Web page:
A review of Ben and Jerry’s: The Inside Scoop by Fred “Chico” Lager
Who knew that the making of a company could be such an enthralling story? Written by Ben and Jerry’s former CEO, the story includes conflict, suspense, and a series of highs and lows, that as the stakes get higher become progressively higher and lower.
The plot follows the creation of the Ben and Jerry’s ice cream company – beginning with the opening of their first ice cream shop in a converted gas station, to becoming a public company and a nationally recognized brand.
Ben, the main character, is complex. He’s genius and visionary and authentic, but unrealistic, capricious, and difficult to get along with. He’s supported by a cast of characters that include Jerry, his partner, Fred, the author, along with members of the “Ice Cream for Life” club, unscrupulous competitors, and loyal customers.
The overarching conflict involves Ben and Jerry’s quest to build a socially conscious business. They started as two anti-establishment hippies and were almost dismayed by their company’s growth. As they grew they resist becoming the establishment and try to remain the fun, quirky business with a symbiotic relationship with the community they service.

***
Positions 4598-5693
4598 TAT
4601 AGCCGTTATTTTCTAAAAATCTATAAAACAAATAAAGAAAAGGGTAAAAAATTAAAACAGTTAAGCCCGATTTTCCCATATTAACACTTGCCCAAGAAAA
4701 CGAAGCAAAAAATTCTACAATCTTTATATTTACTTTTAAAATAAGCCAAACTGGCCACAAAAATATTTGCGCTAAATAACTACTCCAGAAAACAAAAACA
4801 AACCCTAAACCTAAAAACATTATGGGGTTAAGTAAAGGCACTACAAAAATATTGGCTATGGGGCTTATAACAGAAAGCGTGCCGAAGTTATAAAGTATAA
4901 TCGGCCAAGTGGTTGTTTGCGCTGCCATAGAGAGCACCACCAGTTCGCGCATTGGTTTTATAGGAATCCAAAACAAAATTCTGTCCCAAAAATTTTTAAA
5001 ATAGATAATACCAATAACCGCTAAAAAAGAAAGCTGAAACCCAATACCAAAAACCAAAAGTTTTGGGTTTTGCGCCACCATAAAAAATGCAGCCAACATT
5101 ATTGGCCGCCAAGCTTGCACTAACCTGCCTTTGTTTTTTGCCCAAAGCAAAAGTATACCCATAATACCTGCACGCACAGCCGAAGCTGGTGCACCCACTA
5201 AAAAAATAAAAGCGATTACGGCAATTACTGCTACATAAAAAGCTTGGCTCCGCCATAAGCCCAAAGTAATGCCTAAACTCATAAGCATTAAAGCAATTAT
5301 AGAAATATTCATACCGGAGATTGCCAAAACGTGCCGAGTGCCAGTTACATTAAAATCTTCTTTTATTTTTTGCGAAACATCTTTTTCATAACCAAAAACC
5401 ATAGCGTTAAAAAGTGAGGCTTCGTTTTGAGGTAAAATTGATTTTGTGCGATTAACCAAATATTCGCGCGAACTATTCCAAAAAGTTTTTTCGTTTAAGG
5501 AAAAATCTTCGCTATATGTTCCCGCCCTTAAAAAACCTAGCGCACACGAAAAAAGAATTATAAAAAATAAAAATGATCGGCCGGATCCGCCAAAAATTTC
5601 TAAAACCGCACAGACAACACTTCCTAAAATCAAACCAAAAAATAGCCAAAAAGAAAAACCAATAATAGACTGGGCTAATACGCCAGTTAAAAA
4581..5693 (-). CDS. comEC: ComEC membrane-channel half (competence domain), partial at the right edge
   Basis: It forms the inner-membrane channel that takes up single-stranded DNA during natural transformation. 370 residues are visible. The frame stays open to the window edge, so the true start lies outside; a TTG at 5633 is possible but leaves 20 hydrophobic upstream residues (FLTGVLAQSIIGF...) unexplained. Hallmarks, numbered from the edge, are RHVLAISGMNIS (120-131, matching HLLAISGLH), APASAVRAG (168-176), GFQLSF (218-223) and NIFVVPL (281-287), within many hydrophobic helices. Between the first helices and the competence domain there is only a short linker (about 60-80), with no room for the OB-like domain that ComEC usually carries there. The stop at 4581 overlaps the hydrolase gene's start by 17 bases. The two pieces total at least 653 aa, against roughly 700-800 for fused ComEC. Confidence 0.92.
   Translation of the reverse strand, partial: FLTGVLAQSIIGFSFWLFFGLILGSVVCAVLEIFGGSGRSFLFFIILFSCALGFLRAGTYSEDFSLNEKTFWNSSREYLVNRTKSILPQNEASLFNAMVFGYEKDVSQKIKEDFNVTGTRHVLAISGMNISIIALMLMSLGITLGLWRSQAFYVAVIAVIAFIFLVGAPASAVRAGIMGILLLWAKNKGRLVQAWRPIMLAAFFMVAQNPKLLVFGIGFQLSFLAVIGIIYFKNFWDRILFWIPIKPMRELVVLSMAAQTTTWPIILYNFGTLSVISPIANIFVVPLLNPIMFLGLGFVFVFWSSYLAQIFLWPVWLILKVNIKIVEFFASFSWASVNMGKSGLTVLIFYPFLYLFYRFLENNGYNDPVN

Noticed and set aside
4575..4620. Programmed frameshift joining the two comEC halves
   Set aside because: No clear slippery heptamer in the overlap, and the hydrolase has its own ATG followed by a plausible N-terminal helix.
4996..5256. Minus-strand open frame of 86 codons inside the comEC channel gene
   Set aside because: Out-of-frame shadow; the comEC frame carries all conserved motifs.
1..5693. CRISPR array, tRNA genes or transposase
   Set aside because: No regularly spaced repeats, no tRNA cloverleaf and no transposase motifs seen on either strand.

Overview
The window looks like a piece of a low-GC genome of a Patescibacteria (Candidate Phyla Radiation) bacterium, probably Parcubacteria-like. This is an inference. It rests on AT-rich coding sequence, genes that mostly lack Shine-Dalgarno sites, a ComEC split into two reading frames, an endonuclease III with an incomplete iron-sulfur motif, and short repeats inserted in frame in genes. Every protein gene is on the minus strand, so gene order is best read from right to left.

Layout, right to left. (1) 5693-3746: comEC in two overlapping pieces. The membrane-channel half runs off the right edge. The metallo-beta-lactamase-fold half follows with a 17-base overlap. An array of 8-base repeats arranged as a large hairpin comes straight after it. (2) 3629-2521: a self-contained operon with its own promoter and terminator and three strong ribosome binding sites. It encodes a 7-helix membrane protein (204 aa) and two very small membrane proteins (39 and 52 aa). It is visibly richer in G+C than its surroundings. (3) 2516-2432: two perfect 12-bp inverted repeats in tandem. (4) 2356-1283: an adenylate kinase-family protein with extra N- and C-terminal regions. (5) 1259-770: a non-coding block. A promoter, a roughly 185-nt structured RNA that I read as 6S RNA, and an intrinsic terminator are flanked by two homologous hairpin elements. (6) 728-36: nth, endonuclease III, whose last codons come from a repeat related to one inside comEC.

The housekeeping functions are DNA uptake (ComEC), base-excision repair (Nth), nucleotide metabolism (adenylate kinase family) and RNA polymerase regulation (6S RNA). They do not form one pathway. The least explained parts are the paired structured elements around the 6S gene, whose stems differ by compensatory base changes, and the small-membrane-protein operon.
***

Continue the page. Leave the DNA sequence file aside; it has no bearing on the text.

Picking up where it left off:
Happily, in good vs. evil, good wins this one. The reader is left with the message that the little guy can triumph over greed and Big Business with hard work, good will and authenticity.
It’s a Horatio Alger story with a twist. Two little guys build a big company. Instead of being satisfied with monetary success, they continue to take the position of the little guy, against greed and soulless capitalism.
Nearly 20 years after this book was published (1994), Ben and Jerry’s has become both the inspiration for and the cautionary tale of the social enterprise. Throughout the nineties, Ben and Jerry’s was not able to live up to Wall Street’s standards, and in 2000 they sold to Unilever. Read about the implications of the sale in Ben and Jerry’s sale: truth or myth?